All You Need To Know About The Paleo Diet

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I got into quite an interesting conversation over the weekend with a friend of mine who swears by The Paleo diet and have decided to shed some light on the matter with my readers. The Paleo diet (also nicknamed the caveman diet, primal diet, Stone Age diet, and hunter-gatherer diet) is hugely popular these days, and goes by one simple question: What would a caveman eat? The paleo diet runs on the same foods our hunter-gather ancestors supposedly ate: fruits, vegetables, meats, seafood, and nuts.

The argument is that our 21st-century bodies are still better adapted to this prehistoric diet than they are to the more eclectic dietary patterns that emerged later in our history, after we learned to grow wheat, cook legumes, and make cheese. Those who buy into this argument see today’s widespread rates of obesity, heart disease, and diabetes as evidence that these more modern foods are actually toxic to us.

In fact, the health benefits of the paleo diet are unproven. Our ancestors ate this way and didn’t have many of the chronic diseases we do, but that doesn’t mean the food they ate is the reason why; drawing that conclusion would be like saying we live three times longer than our Paleolithic ancestors because we eat fast food. Still, a handful of small studies have tried to determine if a paleo diet is a healthier diet.

I think there are several weaknesses in this argument. For one thing, our knowledge of what Paleolithic humans were eating and how healthy they actually were is limited. Secondly, the differences between the Paleolithic lifestyle and ours go far, far beyond the differences in our diets. Thirdly, just because a food was not eaten by Paleolithic humans, it doesn’t necessarily follow that the food would have been toxic to them. In fact, the diets of Paleolithic humans varied greatly depending on where on the planet (and when within the rather lengthy Paleolithic Era) they found themselves living. I think this illustrates that, when it comes to diet, we humans are actually pretty darned flexible. Perhaps one of our greatest survival advantages as a species is that we can thrive on variety of dietary patterns.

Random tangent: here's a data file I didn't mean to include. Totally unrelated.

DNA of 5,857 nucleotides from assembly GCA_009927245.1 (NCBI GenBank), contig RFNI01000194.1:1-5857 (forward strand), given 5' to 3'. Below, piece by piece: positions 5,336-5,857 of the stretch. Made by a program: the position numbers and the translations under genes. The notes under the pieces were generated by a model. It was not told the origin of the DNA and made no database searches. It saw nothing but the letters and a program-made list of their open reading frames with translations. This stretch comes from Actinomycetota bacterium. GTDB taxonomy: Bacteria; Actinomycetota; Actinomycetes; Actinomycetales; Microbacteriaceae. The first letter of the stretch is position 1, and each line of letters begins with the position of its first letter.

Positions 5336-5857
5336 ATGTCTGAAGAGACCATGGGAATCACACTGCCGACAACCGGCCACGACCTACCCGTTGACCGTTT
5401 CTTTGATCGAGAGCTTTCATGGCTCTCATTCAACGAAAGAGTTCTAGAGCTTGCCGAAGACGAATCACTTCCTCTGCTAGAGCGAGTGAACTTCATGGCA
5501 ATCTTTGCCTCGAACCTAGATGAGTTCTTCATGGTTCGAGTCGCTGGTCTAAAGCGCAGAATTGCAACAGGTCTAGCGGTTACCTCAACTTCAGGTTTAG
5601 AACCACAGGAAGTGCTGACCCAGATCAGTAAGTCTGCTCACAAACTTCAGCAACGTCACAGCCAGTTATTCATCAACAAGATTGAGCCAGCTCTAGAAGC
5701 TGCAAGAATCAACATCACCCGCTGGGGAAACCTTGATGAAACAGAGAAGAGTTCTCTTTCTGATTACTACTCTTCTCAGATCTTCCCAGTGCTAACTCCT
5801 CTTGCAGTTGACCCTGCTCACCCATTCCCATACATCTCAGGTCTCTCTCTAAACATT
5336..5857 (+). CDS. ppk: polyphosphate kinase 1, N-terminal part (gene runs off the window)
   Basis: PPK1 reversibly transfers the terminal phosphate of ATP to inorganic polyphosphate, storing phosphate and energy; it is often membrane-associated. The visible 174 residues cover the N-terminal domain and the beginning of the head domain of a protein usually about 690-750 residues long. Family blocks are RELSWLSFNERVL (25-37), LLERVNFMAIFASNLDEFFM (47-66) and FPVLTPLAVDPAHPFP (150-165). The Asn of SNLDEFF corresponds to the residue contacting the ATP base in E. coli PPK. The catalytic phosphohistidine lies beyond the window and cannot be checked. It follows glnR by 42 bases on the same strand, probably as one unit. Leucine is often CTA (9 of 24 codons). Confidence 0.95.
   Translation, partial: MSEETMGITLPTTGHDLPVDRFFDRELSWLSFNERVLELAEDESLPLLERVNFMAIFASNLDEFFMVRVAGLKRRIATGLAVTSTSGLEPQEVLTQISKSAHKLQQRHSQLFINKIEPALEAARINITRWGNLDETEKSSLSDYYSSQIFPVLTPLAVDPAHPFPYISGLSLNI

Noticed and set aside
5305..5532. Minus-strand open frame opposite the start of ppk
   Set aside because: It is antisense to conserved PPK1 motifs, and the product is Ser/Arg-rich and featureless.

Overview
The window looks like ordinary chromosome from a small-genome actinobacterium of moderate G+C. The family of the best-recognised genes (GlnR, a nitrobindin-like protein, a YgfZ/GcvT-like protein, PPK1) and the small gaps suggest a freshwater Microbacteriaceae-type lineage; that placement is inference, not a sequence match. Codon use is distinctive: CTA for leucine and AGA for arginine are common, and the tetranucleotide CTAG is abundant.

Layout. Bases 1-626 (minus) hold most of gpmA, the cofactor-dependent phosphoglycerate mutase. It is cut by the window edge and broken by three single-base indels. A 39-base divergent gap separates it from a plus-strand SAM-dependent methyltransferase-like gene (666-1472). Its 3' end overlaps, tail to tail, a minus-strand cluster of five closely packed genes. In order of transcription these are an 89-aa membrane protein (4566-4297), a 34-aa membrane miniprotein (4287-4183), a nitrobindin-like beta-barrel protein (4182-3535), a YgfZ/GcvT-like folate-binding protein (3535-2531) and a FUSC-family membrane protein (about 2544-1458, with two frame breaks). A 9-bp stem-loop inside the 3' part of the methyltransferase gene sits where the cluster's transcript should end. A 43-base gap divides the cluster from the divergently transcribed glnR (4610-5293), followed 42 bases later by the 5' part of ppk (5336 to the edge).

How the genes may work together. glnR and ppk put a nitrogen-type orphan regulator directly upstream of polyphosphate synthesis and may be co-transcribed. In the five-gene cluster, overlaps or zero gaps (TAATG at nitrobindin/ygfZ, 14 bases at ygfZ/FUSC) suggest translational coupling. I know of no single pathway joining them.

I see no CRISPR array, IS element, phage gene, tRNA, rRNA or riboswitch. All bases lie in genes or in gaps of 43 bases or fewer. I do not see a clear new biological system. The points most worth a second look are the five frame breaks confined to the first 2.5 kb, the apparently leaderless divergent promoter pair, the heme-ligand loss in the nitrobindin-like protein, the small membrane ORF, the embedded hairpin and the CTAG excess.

The foods that Paleo enthusiasts object to have been staples of the human diet for millennia. The modern epidemic of diet and lifestyle-related disease, on the other hand, has emerged within the last hundred years. Perhaps the problem isn’t that we started eating dairy and wheat, but that we started making Cheetos and Frosted Flakes out of them. Here are some things for you to consider before taking on the paleo challenge.

Going paleo means giving up modern foods
Anything that comes in a box, jar, or bag should be avoided on the paleo diet, as should anything that just wasn’t consumed back then. That means no grains, dairy, added salt, or legumes (including peanuts, beans, lentils, and soybeans). While potatoes are generally outlawed on the diet, they are okay to eat sparingly as long as you earn them through exercise (more on that next). Alcohol and honey are also generally considered paleo no-nos, but red wine tends to be the closest option there is to a paleo drink, and honey is far preferred to table sugar or artificial sweeteners.

Paleo is a lifestyle
The paleo diet is by no means a temporary diet. It’s meant to be a lifestyle, just as it was thousands of years ago. You don’t just stop it if and when you start feeling better or reach your goal weight, you stick it out for the long haul.

Paleo isn’t just about food